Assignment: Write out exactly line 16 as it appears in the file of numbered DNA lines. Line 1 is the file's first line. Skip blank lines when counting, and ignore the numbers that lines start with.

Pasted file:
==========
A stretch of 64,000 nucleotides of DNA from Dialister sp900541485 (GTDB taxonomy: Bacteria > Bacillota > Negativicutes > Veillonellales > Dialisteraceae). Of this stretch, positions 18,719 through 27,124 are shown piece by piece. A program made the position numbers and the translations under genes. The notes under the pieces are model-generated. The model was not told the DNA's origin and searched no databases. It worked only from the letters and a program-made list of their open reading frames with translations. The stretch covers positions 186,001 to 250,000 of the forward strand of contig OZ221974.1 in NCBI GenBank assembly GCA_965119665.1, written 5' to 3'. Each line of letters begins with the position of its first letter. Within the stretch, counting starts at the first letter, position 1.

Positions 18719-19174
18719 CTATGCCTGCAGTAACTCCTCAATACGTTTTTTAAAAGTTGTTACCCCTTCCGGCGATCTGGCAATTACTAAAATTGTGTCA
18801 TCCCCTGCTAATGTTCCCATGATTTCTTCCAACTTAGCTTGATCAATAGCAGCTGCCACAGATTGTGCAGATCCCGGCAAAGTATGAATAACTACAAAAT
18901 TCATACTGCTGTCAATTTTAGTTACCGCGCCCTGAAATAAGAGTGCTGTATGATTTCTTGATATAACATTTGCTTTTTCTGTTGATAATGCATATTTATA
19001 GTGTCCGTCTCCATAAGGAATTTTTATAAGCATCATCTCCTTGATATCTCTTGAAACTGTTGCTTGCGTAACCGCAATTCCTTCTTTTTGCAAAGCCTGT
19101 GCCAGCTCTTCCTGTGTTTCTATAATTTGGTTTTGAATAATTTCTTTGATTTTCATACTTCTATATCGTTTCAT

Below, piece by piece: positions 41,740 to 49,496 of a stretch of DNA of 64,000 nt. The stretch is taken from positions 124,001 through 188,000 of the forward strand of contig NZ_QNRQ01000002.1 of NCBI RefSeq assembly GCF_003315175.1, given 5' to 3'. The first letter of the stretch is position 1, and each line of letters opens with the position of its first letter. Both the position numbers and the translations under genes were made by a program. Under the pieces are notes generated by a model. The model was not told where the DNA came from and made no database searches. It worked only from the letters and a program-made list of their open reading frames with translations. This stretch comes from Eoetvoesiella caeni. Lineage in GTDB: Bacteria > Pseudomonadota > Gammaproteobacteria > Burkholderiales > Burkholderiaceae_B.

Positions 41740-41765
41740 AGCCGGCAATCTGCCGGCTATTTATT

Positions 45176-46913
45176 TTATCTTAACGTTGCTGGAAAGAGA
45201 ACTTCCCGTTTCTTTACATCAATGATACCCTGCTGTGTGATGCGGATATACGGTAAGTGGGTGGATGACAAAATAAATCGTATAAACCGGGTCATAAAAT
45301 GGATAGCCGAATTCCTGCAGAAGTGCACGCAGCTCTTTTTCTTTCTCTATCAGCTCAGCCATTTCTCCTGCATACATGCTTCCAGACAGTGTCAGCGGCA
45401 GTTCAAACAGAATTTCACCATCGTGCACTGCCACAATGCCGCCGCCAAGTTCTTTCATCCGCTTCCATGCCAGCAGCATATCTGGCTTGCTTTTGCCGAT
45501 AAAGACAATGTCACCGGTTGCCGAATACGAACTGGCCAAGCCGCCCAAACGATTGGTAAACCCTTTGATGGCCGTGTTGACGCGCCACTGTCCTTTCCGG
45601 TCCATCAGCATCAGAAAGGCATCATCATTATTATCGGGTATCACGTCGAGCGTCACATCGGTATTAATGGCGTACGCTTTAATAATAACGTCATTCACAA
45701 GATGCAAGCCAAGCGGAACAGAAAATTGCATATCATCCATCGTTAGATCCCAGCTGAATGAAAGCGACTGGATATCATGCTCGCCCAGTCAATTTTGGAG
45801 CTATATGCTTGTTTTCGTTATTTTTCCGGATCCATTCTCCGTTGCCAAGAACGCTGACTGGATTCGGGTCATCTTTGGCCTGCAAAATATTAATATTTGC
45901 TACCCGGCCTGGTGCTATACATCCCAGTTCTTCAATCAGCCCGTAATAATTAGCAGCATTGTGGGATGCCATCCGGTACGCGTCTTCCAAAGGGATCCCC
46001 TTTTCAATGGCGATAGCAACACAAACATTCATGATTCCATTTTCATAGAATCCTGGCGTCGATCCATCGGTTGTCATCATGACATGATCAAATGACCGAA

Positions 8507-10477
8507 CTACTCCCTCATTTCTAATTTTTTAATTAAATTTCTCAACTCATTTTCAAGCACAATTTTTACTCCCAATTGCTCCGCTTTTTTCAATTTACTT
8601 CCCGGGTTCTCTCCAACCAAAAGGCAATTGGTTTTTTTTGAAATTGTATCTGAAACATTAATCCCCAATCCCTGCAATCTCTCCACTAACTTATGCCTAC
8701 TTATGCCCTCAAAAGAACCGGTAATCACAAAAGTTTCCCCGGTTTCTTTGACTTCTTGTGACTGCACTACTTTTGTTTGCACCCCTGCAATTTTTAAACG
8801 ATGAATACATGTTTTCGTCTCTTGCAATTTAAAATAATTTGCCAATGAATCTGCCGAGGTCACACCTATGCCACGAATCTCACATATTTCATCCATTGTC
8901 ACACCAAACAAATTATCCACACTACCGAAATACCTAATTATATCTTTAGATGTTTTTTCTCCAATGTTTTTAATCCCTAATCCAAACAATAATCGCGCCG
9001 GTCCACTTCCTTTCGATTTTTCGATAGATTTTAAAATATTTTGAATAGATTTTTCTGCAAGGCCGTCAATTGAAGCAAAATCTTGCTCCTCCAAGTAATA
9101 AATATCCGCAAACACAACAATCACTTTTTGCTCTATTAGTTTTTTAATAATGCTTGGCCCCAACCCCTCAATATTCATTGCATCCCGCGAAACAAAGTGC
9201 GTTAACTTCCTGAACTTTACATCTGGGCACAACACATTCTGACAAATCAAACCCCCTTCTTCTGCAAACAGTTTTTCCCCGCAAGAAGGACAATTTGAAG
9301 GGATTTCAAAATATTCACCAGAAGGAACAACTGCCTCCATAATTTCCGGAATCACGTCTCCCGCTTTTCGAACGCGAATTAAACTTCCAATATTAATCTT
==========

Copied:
45501 AAAGACAATGTCACCGGTTGCCGAATACGAACTGGCCAAGCCGCCCAAACGATTGGTAAACCCTTTGATGGCCGTGTTGACGCGCCACTGTCCTTTCCGG